By CIDNIE SYDNEY-BREWINGTON | Staff Writer

SGA senators passed Resolution 8 by a 17-0 vote with six abstaining Wednesday, March 16. The Resolution impacts Tennessee State House Bill HB 2014 and “supports current state policy prohibiting the possession of firearms on campus and strongly opposes any legislation that would later the current policy.”

HB 2014 was submitted Thursday, Feb. 17, and has not yet been is passed. The bill summary states it “authorizes full-time faculty and staff at any public postsecondary institution in Tennessee, who are not otherwise prohibited by law, to carry handguns at all times on the premises of the public institution where they are employed.”

In order for faculty and staff to carry guns they must complete at least eight hours of firearm training or already have a valid handgun permit. The University Policy Committee presented SGA President Kenny Kennedy with the bill for SGA senators to discuss.

“The issue here is it’s a way to get SGA or APSU to have a side on the issue. From my research, there are not a lot of universities doing this. APSU would be one of the first universities to take a side,” Kennedy said. Contrary to the established process of passing a resolution, SGA had to vote on the issue that day to be one of the first universities to take a stance. Under Robert’s Rules of Order, to pass a resolution a senator first proposes legislation and the voting body then has one week to think on it and gather student feedback. However, there is an exception to the rule.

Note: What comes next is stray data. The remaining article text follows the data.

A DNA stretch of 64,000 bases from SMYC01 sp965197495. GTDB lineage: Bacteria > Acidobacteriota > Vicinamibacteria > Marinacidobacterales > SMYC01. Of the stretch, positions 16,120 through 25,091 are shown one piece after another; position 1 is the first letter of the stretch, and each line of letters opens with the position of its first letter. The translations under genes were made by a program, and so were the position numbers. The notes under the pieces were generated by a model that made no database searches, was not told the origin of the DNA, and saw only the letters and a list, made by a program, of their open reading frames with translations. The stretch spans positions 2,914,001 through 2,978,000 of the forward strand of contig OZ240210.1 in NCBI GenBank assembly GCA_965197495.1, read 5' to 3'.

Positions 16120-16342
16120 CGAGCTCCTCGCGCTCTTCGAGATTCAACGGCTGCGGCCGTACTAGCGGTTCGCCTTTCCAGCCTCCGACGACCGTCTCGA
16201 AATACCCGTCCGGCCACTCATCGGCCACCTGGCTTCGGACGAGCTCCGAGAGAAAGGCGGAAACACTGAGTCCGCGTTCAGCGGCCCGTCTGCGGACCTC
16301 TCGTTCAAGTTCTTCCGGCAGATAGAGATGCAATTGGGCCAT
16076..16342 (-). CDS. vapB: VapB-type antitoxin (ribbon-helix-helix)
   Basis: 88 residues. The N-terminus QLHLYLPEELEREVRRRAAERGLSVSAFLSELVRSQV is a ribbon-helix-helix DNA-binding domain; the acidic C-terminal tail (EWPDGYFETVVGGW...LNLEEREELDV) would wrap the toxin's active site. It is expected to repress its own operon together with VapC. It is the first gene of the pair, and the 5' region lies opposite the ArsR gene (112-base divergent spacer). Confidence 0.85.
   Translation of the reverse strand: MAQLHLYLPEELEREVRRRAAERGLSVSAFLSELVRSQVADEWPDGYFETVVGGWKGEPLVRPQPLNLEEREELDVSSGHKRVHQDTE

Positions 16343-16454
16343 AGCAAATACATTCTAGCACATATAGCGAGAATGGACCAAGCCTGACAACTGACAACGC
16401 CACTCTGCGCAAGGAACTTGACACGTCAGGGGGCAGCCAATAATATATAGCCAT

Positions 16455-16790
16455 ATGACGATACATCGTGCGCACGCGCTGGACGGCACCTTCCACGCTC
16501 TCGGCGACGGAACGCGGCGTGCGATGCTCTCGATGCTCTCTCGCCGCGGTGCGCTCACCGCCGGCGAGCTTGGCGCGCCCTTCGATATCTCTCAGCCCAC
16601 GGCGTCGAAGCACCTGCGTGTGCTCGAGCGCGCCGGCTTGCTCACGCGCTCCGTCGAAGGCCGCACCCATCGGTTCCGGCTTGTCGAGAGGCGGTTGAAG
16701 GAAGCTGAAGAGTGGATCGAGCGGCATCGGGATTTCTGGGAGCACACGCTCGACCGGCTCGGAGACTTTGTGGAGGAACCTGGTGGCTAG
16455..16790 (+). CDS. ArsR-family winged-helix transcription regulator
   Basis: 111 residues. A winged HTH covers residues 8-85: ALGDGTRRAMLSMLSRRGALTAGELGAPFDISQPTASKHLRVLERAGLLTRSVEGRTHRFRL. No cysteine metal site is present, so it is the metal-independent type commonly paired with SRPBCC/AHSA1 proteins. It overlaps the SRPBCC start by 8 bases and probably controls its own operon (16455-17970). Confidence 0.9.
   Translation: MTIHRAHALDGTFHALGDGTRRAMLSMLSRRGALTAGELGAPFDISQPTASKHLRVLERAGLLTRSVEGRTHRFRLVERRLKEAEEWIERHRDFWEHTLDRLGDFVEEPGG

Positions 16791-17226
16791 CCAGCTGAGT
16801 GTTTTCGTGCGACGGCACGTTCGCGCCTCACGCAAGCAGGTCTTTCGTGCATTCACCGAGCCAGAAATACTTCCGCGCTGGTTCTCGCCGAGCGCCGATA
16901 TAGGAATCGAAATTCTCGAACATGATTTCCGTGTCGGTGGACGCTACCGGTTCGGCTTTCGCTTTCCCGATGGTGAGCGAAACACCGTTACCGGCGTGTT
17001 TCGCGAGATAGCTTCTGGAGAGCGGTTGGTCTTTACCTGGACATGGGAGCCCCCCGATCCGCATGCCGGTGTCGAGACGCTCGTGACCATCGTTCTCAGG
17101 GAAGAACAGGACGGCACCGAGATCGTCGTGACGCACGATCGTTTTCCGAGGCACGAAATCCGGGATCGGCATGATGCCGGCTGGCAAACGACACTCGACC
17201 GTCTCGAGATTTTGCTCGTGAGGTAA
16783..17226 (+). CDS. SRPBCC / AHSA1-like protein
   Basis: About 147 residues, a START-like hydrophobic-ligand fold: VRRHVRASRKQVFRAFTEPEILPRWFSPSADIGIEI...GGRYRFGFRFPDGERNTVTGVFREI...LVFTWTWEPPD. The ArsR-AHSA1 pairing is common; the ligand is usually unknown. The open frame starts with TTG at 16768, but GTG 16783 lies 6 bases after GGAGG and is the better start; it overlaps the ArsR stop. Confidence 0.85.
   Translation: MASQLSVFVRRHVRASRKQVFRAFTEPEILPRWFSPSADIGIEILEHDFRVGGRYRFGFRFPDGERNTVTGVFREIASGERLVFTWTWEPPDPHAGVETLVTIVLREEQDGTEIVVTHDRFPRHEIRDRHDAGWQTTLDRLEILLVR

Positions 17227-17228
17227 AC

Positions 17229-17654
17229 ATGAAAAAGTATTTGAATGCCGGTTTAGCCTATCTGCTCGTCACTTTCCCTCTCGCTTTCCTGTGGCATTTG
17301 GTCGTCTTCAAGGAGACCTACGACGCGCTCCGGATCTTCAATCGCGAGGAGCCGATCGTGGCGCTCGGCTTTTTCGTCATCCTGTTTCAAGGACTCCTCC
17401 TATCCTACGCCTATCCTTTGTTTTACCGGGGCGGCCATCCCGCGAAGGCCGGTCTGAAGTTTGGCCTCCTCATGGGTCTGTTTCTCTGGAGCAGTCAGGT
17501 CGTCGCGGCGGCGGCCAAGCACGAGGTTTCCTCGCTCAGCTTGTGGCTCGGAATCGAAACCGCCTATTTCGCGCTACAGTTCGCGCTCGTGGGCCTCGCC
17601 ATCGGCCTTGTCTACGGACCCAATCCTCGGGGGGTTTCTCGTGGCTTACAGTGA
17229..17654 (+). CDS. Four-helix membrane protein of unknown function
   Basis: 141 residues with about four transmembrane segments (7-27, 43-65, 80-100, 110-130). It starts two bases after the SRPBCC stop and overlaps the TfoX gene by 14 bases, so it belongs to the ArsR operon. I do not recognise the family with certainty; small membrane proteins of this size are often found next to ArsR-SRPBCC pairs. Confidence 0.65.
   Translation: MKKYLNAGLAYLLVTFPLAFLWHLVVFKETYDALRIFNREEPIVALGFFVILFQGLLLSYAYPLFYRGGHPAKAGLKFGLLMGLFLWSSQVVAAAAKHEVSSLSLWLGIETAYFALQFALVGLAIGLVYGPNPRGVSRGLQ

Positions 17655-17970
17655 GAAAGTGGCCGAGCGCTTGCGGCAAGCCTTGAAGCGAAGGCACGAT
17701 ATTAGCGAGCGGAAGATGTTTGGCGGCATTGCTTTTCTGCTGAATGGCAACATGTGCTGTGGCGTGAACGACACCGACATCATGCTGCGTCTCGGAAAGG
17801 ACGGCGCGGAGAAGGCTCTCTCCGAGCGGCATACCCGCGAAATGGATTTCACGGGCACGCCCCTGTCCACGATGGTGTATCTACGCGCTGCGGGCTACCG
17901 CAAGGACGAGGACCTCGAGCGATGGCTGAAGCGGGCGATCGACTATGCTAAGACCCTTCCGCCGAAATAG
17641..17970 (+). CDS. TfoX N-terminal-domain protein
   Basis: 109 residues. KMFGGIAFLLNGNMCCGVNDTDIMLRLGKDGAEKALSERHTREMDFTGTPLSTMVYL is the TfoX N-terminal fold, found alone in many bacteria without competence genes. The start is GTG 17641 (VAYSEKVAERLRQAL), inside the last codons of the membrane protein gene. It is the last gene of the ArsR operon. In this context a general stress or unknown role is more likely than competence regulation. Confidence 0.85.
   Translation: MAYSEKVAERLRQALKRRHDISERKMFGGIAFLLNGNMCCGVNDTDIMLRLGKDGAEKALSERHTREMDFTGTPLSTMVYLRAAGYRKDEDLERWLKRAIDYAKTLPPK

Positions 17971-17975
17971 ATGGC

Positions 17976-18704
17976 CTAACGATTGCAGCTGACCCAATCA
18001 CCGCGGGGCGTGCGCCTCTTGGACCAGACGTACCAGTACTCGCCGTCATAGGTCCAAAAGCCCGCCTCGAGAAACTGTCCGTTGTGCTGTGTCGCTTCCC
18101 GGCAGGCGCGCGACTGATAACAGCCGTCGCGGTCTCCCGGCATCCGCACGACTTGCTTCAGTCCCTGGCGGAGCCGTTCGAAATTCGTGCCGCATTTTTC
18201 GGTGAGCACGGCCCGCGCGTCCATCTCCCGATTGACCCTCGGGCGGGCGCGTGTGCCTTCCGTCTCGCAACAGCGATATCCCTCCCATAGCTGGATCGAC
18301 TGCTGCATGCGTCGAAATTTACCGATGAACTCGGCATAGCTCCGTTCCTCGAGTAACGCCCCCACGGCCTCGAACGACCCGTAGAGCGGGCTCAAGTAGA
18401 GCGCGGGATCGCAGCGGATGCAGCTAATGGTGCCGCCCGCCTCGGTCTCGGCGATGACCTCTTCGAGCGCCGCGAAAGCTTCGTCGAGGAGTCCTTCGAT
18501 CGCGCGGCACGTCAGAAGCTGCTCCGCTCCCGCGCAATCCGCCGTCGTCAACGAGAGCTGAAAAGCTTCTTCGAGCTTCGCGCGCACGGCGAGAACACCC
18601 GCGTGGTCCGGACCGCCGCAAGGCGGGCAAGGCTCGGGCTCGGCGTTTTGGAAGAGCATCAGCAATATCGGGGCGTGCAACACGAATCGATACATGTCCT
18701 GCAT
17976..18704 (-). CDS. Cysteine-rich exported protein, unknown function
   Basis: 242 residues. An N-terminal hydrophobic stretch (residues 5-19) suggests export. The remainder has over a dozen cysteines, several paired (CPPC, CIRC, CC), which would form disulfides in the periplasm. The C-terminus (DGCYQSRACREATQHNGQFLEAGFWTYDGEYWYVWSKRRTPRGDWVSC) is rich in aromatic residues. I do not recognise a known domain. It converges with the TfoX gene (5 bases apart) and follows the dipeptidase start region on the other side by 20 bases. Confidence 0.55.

“I’m not trying to rush through it [the process], I just want to move quickly on the issue,” Kennedy said. “We suspended Robert’s Rules in the past on legislation that otherwise would not have gone through.”

After a vote of 18-3 with two abstained, the motion to suspend Robert’s Rules was adopted and the proposal was up for discussion.

“There is no need for guns because there are police on campus. [Having guns in the classroom] will cause problems with academic freedom in the classroom,” said Senator Jesse Brewer, co-proposer of the legislation along with Senator Jonathan Jeans. “Senator Jeans and I are simply opposing this [HB 2014]. We are in favor of the current policy.”

The current policy states anything perceived to cause bodily harm is prohibited, including firearms, which are prohibited by the state.

Not all senators were on board with deciding the official stance in one day. They called for more research, including gathering student body feedback, and to become up-to-date on gun laws.

“As a staff member, I am not in favor. I have dealt with this before.

“Our service is for students, and having weapons on campus is not in service of the student,” said Gregory Singleton, Dean of Students and SGA adviser. TAS